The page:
• Neurogenetic Institute. The Health Sciences Campus research facility – the project farthest along after the Inter nationally Themed Residential College – will be built on the site of the Eastlake parking lot. Funded by part of the $110 million gift from the William F. Keck Foundation in 1999, it will bring together laboratory and clinical neuroscientists to understand and cure neurological disorders.

• Healthcare Consulation Center II. The HSC facility will provide more space for the expanding private practice of USC physicians.

• Renovations. Bovard Auditorium will be renovated in two stages: at first, to redo seating and change access to the auditorium, and then to improve acoustics and the stage and backstage areas. North Science Hall’s infrastructure – heating, air conditioning, electrical and plumbing systems, and classrooms – will be upgraded. The Troy Hall project was completed last summer; 750 students came back in the fall to completely renovated kitchens, bathrooms and living room/bedrooms.

ONE LONG-AWAITED feature of the most recent spate of campus construction, the new entrance on Exposition Boulevard, is expected to open by the end of this month. The en trance, which will re place the current Gate 2, was designed to give the campus an elegant, formal “front door.” Eventually, a water element, which has not yet been designed, will join the plaza and tree-lined loggias leading to Widney Alumni House, Moran said.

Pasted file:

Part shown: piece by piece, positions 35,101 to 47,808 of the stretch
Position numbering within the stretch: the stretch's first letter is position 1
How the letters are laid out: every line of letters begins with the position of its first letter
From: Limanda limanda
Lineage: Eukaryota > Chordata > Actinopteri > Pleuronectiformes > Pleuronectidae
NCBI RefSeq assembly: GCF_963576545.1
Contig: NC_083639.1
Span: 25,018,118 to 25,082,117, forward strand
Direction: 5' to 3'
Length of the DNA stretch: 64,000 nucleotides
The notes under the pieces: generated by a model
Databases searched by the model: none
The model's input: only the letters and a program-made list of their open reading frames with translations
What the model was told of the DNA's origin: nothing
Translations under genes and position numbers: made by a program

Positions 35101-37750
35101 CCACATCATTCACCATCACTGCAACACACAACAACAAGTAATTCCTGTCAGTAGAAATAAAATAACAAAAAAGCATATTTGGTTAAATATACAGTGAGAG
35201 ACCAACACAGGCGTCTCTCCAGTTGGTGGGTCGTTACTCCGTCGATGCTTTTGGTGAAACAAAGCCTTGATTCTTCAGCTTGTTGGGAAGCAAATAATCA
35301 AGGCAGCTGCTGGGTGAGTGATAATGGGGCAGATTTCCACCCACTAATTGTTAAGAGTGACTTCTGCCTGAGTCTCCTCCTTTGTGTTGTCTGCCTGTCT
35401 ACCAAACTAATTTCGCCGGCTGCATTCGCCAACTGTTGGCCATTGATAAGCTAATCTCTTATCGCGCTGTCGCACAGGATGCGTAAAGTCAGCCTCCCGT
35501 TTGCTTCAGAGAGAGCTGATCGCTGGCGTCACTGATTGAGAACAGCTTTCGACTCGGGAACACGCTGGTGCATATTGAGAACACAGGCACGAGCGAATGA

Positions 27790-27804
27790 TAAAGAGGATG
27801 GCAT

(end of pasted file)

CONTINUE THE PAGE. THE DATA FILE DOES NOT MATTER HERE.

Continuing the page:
The university’s Capital Planning Committee developed the list of projects at the request of the provost and president, he said.

“Many of the older buildings are antiquated and don’t use their sites well,” Moran said. “We wanted to look at removing some of those buildings to achieve a more urban campus design by building to the street and sidewalk lines.”

The planning committee, which will issue an interim report in three months, learned that because of setback requirements, the most efficient way to add square footage is with four- and five-story buildings. When such buildings are constructed close to the street and sidewalks, with “intimate, human” open spaces replacing the seldom-used large patios of buildings like the Von KleinSmid Center, a more consistent “urban campus” results, Moran said.

Using these guidelines, USC’s total campus square footage could increase by 50 percent, he said.

In addition, the new construction will follow the example of Popovich and Lewis halls in echoing the university’s best architecture – the classic buildings of the campus’ historic core, including Bovard Administration Building, Mudd Hall of Philosophy and Science Hall – through such features as red tile roofs and banded brick.

The new construction will add more than just bricks and mortar, said President Steven B. Sample.

“The projects we’ve prioritized in our Capital Projects Plan, and those that follow, will help us achieve our ambitious goals for defining the university of the 21st century – especially in biotechnology, the arts and internationalism,” he said.

“At the same time, USC will be maintaining the architectural grace, elegance and integrity of its distinguished past.”